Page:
CROSS ROADS It's a little slice of the country that is no more, and neighbors aren't happy.

Piles of wood chips are all that's left of a lush line of trees at the intersection of Highway 380 and Fishtrap Road in the Denton County Town of Cross Roads.

'I've got a lump in my throat the size of Texas. They're not going to come back. They're gone forever,' said Janet Bird. 'Going down this road is just going to make me sick to my stomach.'

The work cleared trees and roots that surround an underground natural gas line belonging to Atmos Energy. The company is protected by law with easements, giving it the freedom to cut down 50-foot swaths... so it did.

But that brings the sound of highway traffic closer to home.

'I can hear it from my house, but probably not as much as I'm going to now that these trees are cut down,' Bird said.

For that reason, neighbors came to Monday night's meeting of the Town Council.

It was clear that Mayor Steve Smith understood the frustration, but his hands are tied.

So instead, what he heard was a request: Talk to Atmos and see if they'll plant something else where the trees used to be.

'My argument is, they have a moral obligation then to replace some of these trees that they're cutting down,' said Peter Carrothers, who also lives nearby.

If the utility says 'no,' maybe the town will consider landscaping the now-barren right-of-way.

Either way, neighbors say it's worth a shot to save land they've come to love.


Atmos Energy provided this statement to WFAA in regard to its work in Cross Roads:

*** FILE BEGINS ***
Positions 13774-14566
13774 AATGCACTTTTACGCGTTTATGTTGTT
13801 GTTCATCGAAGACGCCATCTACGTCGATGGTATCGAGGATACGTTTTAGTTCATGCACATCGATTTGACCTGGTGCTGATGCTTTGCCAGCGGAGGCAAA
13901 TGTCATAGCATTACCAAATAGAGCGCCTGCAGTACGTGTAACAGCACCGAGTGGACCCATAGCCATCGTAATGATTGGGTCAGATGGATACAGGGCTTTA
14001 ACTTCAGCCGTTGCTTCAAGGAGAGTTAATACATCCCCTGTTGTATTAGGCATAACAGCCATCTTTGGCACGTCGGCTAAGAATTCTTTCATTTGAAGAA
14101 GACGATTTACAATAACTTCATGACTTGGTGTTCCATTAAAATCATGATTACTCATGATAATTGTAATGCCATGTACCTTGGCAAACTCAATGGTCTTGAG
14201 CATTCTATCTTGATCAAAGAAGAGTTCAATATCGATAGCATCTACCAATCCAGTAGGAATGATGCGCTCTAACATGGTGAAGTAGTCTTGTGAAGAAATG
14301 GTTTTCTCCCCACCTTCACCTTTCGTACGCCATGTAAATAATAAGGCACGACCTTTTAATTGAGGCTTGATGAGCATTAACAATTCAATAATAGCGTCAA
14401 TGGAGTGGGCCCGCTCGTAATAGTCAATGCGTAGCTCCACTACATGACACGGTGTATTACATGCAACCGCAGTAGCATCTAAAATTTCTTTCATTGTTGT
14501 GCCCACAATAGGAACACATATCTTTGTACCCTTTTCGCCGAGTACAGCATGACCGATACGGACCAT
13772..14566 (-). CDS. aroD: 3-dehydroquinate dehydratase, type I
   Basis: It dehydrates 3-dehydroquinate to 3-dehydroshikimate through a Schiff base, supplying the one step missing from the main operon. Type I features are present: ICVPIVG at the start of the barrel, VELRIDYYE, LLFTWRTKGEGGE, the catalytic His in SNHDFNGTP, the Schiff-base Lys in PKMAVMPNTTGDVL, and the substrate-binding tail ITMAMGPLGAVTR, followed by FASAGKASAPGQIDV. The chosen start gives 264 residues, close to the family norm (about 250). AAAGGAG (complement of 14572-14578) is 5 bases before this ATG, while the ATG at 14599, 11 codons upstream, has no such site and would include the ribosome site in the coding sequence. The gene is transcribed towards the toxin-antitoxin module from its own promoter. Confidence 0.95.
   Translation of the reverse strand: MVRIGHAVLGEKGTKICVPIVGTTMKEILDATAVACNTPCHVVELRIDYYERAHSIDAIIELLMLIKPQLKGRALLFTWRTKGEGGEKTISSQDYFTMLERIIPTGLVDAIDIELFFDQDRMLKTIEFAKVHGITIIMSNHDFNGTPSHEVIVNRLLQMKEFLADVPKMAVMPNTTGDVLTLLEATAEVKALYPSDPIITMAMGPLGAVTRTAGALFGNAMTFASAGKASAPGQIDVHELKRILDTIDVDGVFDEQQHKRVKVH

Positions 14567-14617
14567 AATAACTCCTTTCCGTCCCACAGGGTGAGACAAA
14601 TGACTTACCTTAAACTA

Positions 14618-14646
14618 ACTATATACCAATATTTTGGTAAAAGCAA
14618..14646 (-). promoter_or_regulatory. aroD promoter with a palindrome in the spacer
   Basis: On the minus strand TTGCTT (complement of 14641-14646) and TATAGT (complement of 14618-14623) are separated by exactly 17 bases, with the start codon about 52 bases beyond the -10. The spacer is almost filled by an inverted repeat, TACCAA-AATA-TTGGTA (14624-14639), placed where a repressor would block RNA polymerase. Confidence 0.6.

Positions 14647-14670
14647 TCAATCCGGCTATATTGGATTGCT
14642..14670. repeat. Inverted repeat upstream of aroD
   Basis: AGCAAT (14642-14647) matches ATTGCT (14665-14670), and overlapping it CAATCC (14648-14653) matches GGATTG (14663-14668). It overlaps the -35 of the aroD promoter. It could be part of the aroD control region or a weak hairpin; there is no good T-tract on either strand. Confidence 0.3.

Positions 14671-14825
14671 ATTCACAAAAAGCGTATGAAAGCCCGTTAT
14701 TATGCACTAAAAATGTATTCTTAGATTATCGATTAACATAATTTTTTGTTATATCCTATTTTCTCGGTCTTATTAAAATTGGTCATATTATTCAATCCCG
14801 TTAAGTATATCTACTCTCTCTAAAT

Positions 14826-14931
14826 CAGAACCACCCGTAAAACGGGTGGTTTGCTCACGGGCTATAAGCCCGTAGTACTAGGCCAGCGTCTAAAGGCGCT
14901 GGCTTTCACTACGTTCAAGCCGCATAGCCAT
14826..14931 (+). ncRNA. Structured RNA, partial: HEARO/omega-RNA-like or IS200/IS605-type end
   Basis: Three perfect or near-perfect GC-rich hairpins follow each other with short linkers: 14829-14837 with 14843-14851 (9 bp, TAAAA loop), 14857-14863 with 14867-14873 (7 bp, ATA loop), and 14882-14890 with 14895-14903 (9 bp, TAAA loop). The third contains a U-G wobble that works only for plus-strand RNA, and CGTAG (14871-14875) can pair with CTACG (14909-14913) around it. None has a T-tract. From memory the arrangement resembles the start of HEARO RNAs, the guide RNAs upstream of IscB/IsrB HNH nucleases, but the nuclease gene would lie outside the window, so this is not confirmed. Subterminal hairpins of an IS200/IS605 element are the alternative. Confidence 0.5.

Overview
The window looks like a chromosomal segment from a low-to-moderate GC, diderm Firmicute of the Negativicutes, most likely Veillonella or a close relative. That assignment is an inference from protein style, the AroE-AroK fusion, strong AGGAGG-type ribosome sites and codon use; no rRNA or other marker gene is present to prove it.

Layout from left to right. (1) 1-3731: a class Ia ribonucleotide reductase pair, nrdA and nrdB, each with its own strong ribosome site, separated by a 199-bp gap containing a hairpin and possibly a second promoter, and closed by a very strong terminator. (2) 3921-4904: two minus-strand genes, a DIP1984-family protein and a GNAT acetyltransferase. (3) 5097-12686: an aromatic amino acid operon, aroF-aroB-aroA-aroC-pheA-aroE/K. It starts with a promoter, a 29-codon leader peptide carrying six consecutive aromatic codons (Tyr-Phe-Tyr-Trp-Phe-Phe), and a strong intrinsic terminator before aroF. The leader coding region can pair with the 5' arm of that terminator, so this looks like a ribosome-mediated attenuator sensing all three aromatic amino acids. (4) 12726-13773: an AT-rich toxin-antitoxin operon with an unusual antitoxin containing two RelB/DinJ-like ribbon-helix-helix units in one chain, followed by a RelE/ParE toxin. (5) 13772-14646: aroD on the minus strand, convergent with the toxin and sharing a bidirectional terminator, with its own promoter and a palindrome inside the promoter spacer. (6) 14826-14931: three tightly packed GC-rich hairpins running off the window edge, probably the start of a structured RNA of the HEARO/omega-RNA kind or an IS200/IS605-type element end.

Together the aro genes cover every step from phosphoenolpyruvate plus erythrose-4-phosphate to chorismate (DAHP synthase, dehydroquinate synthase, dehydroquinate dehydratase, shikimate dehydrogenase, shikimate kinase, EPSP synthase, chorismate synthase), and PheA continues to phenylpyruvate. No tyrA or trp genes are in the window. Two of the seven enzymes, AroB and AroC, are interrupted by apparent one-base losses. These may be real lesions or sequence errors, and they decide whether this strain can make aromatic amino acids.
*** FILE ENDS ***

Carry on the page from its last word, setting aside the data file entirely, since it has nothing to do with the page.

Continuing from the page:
Atmos Energy representatives have met with the Town of Crossroad representatives on two occasions to discuss tree clearing and the pipeline replacement project in Crossroads. The most recent meeting was held on Monday, January 13, 2014. The clearing project is being conducted in conjunction with a pipeline replacement project for the segment of line that is in the Town of Crossroads. Over time, tree growth inhibits Atmos' ability to access the pipeline quickly in the event of an emergency, provide right-of-way surveillance and perform routine maintenance in accordance with required federal/state inspections. In order to perform these critical activities, pipeline maintenance personnel must be able to easily and safely access the pipeline right-of-way, as well as areas on either side of the pipeline. Keeping trees, shrubs, buildings, fences, and other structures and encroachments well away from the pipelines promotes maintenance of pipeline integrity and safety. In addition, the root systems of many trees and large shrubs can grow against or around pipelines damaging the coating and even denting the pipeline. That type of underground damage can result in leaks and potential harm to the public. To avoid such damage, Atmos needs to remove trees from the right-of-way.

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